I plainly frosted the cake with all the buttercream leaving none aside for piping decoration. I am not very good at piping so I decided to decorate it in some other manner. All I knew at this point was that I would use a chocolate plate and write on it - Happy Birthday Andrea - and place it on the cake as I had seen bakeries do. That part was easy enough; I melted semi-sweet chocolate and with an off set spatula smeared the back of a baking sheet lined with foil as evenly and thinly as I could with the melted chocolate.

Once the chocolate was hard again I cut a rectangle with a sharp knife. I wrote Happy Birthday Andrea as best I could (not as easy as with a pen) with royal icing and placed it on the cake. Still the cake looked plain and it really did need to be jazzed up a bit. I had an awful lot of chocolate left so I decided that I would cut two sizes of circles using a melon baller for the larger circles and a decorating tip’s round end for the smaller circles. When I cut out enough chocolate circles I randomly placed them on the cake. As adornment this easy decoration did the trick and my daughter was very happy with her birthday cake.

The cake with the coffee buttercream was delicious, very chocolaty and dense.


Melinda said...

I think you did a brilliant job making and decorating Andrea's cake.
It looks both delicious and festive!
Happy Birthday to your daughter!

I never seem to have the right size pan. I just don't know how that could be, because I could open up a bakery with all the pans I own...and yet, I still will find I don't have the right pan needed when it comes time to bake!

doughadear said...

Thank you Melinda, you are very kind.

I really try to resist buying new pans, although there is a particular bundt pan (the one Marie baked the Whipping Cream Cake in) that I really want and it's just a matter of time before it becomes a part of my panagerie.

Melinda said...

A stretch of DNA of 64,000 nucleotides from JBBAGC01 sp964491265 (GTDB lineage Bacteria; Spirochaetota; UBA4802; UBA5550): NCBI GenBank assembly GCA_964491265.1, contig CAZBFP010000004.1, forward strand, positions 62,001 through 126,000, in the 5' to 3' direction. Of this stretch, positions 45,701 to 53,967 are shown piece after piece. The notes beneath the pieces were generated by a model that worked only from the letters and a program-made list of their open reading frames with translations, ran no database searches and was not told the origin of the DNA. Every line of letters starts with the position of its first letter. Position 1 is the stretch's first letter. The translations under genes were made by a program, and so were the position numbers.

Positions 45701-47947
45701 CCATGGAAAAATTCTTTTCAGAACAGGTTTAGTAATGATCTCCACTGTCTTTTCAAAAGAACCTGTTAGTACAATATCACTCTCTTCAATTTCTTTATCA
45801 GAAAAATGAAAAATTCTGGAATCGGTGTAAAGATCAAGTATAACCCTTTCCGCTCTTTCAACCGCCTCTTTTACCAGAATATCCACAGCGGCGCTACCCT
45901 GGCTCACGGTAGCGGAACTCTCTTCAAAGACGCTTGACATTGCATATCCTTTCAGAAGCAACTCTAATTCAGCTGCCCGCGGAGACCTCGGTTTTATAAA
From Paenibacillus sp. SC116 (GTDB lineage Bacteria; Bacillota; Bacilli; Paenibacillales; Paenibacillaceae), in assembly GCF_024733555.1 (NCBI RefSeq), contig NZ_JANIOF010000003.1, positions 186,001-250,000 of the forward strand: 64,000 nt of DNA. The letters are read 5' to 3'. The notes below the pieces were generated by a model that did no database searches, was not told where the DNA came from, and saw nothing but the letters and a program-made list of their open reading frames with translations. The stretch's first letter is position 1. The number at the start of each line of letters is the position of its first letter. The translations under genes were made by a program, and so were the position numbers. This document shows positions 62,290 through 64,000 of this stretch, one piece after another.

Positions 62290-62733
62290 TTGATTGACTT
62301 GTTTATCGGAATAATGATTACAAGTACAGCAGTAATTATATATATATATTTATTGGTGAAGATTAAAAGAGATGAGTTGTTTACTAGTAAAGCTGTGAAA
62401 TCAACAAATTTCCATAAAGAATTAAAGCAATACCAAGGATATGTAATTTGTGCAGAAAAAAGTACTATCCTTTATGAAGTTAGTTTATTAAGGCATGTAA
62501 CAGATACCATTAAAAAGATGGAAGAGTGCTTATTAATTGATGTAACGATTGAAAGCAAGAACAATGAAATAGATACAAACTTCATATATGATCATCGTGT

I love the panagerie word! It is the perfect word description for my closet of pans.
Since my daughter has moved out, I store all my pans in her old cupboard space. Louisa says she has been replaced by a Bundt pan store!

doughadear said...

I won't lie, I was quite pleased with the word myself. It just came to me as I was writing back to you.

evil cake lady said...

panagerie is a great word! i love the chocolate dots, what a great idea. i can't pipe to save my life either, so doing something like this is right up my alley. congratulations on a successful buttercream! waiting for everything to cool does take a long time, even with the windows open. that's when the kitchenaid does come in handy. beautiful birthday cake and happy birthday to your daughter!

doughadear said...

Thank you Jennifer. Sometimes ideas that evolve while you're working on something turn out better than a well worked out plan that in the end doesn't work at all. The chocolate circles came to me while the chocolate was cooling.

faithy, the baker said...

I think your cake looks great! I love polka dots anything so i think your cake look not only yummy (i'm a chocoholic!) and also very pretty! I'm sure your daughter is very happy with her cake. :)

doughadear said...

Thank you. My daughter was very happy with her cake.

Jenn said...

I love polka dots. Your cake looks very elegant and cute at the same time. Very creative way to decorate and I think you did a good job.

doughadear said...

Thank you.